Partial derivatives with respect to two functions while keeping one of them constant

I have a function of $f(x_1, x_2)$, and two other functions of $g_1(x_1, x_2)$ and $g_2(x_1, x_2)$ in such a way that the original function can be written as $f(g_1, g_2)$.

Now I need to fine partial derivative of $f$ with respect to $g_1$ or $g_2$ while keeping the other constant. That is

$$\Big( \dfrac{\partial f}{\partial g_1} \Big)_{g_2 = const}$$

and

$$\Big( \dfrac{\partial f}{\partial g_2} \Big)_{g_1 = const}$$

What is the correct formula to do this?

• What are the domains and codomains of your functions? – user258700 Jan 3 '16 at 23:00
• Don't really know. I am more of a structural engineer trying to sort out some form of equation for simulation... I think your question goes way beyond my scope... – Quang Thinh Ha Jan 3 '16 at 23:03
• Not really. I am just asking where do $f$ and $g$ get their inputs from, and what do they output. For instance, is $f:\Bbb R^2 \to \Bbb R$? – user258700 Jan 3 '16 at 23:05
• Ah I see. Yes they do. – Quang Thinh Ha Jan 3 '16 at 23:07

This is probably not the most rigorous or direct way of doing it, but it should explain what's going on:

By the chain rule, we can write \begin{align} \mathrm{d}f &= f_x\ \mathrm{d}x + f_y\ \mathrm{d}y \\ \mathrm{d}g_1 &= g_{1x}\ \mathrm{d}x + g_{1y}\ \mathrm{d}y \\ \mathrm{d}g_2 &= g_{2x}\ \mathrm{d}x + g_{2y}\ \mathrm{d}y \\ \end{align}

Let us think about $(\partial f/\partial g_1)_{g_2}$. The condition $g_2 = \text{constant}$ means that we are confined to move along a contour of $g_2$, so let us first work out what those contours are, and then work out the rates of change of $f$ and $g_1$ if we move along such a contour.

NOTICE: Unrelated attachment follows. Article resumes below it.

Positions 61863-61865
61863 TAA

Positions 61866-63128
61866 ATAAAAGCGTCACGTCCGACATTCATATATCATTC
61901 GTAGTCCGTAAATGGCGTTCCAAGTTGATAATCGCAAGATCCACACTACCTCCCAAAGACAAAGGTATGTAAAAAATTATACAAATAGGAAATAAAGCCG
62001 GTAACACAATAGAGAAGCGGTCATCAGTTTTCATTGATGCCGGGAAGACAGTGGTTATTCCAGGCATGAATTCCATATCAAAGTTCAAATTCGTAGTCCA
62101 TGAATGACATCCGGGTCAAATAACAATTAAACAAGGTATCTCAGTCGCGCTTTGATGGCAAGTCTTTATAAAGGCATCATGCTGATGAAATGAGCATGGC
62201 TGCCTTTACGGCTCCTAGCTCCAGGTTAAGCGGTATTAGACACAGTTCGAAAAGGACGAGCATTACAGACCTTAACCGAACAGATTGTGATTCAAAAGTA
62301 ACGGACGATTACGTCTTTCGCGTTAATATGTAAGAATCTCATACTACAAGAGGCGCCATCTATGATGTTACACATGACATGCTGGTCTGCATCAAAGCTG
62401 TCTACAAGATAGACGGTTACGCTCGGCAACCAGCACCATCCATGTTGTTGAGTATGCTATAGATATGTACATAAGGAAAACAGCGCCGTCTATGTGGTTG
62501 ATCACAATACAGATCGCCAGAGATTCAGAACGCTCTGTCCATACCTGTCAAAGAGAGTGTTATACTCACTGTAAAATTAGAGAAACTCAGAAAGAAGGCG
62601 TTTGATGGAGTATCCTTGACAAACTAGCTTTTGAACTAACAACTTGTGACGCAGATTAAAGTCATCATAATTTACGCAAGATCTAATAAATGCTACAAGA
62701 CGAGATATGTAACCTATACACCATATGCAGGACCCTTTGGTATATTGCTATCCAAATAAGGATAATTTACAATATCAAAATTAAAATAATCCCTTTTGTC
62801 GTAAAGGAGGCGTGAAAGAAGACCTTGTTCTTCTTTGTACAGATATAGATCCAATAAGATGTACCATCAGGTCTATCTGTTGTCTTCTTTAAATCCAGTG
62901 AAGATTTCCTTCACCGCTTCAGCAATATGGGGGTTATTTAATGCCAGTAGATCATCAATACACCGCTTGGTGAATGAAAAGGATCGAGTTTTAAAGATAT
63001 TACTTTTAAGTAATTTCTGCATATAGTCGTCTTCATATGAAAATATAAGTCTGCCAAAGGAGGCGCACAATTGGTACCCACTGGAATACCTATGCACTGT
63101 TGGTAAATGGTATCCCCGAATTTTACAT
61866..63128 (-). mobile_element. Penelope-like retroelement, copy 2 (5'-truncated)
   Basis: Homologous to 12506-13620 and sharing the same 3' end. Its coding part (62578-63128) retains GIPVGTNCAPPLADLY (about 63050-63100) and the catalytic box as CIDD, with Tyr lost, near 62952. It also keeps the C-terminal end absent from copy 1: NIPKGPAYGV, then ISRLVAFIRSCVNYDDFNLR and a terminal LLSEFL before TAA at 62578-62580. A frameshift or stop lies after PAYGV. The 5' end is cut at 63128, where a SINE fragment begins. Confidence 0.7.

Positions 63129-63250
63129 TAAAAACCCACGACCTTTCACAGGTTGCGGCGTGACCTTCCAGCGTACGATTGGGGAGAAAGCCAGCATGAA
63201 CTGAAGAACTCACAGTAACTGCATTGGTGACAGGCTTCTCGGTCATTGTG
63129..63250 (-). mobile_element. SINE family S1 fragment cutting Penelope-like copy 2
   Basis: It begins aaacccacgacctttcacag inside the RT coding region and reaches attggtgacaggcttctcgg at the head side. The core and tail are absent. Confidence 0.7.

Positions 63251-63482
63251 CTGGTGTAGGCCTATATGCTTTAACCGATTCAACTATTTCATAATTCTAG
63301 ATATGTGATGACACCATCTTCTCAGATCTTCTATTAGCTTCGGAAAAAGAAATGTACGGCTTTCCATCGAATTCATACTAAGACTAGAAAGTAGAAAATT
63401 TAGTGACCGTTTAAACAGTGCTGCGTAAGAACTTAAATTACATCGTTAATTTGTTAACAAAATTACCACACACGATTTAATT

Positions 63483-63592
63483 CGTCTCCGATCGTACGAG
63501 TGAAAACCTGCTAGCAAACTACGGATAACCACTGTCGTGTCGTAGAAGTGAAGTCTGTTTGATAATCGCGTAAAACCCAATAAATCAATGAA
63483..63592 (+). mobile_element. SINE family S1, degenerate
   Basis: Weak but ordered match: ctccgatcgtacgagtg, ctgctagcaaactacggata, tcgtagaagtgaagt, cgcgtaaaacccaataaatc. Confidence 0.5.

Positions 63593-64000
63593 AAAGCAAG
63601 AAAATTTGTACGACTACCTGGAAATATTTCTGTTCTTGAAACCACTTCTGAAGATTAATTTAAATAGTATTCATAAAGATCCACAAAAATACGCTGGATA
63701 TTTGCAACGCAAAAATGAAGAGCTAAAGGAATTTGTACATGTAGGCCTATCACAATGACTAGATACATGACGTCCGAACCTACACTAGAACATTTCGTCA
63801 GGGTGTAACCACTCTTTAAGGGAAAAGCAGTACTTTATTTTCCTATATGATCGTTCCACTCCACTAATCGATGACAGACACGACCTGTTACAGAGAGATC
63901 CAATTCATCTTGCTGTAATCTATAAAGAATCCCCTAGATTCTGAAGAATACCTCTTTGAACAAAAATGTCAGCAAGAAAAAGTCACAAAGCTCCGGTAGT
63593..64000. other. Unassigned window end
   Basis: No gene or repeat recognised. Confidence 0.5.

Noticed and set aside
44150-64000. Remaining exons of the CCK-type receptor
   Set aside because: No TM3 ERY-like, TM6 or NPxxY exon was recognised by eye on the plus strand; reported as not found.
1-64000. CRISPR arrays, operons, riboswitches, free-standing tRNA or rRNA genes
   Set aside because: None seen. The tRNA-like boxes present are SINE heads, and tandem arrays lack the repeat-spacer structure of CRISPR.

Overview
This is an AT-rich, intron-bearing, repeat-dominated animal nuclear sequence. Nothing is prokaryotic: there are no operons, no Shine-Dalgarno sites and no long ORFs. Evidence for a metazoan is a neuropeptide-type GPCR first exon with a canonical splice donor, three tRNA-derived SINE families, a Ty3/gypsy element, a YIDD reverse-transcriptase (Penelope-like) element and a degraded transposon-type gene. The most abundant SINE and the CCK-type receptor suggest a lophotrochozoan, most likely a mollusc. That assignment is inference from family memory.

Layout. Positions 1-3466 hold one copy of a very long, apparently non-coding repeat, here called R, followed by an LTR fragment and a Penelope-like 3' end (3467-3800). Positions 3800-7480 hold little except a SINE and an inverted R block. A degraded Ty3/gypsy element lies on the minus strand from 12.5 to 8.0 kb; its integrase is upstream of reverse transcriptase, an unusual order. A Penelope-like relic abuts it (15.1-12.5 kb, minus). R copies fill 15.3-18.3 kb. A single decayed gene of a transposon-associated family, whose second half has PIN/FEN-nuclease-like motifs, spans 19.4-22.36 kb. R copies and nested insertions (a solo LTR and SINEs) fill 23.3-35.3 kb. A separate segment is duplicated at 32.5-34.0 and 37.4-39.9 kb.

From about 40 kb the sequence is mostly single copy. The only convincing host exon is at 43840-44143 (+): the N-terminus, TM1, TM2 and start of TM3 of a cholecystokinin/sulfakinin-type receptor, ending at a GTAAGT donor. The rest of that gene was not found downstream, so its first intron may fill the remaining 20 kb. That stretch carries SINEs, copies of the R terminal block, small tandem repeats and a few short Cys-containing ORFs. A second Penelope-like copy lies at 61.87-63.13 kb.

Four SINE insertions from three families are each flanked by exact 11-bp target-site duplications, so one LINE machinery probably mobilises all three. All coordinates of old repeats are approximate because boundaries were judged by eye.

Since $g_2 = \text{constant}$ along a contour, we must have $$g_{2x}\ \mathrm{d}x + g_{2y}\ \mathrm{d}y = 0$$ and so $$\mathrm{d}y = - \frac{g_{2x}}{g_{2y}}\ \mathrm{d}x$$ on contours of $g_2$ (but see Note 1). The contours are therefore described by the differential equation $$\frac{\mathrm{d}y}{\mathrm{d}x} = - \frac{g_{2x}}{g_{2y}}.$$

Now we have a relationship between $\mathrm{d}y$ and $\mathrm{d}x$. We shall substitute these into the expressions for $\mathrm{d}f$ and $\mathrm{d}g_1$ to work out the rates of change of $f$ and $g_1$ along the contours.

For $f$, we have $$\mathrm{d}f = \left(f_x - \frac{g_{2x}}{g_{2y}} f_y \right)\ \mathrm{d}x$$ and a corresponding equation for $\mathrm{d}g_1$. Dividing the two (see Note 2) then gives the desired expression: $$\left(\frac{\partial f}{\partial g_1}\right)_{g_2} = \frac{ f_x g_{2y} - f_y g_{2x} }{ g_{1x} g_{2y} - g_{1y} g_{2x} },$$ or, in terms of 'Jacobian determinants': $$\left(\frac{\partial f}{\partial g_1}\right)_{g_2} = \frac{ \partial(f,g_2)/\partial(x,y) }{ \partial(g_1,g_2)/\partial(x,y) }.$$

Notes

1. If $g_{2y}=0$, then we can proceed instead by writing $\mathrm{d}x$ in terms of $\mathrm{d}y$ instead, and proceed accordingly to get the same result.

If both $g_{2x}$ and $g_{2y}$ are zero at the same point, then $g_2$ is stationary there, and $(\partial f/\partial g_1)_{g_2}$ is not defined at that point.

2. The partial derivative $(\partial f/\partial g_1)_{g_2}$ is undefined at points where $\partial(g_1,g_2)/\partial(x,y) = 0$. At such points, the gradients of $g_1$ and $g_2$ are not linearly dependent, which means that the contour of $g_2$ is also a contour of $g_1$; the rate of change of $g_1$ is therefore zero there.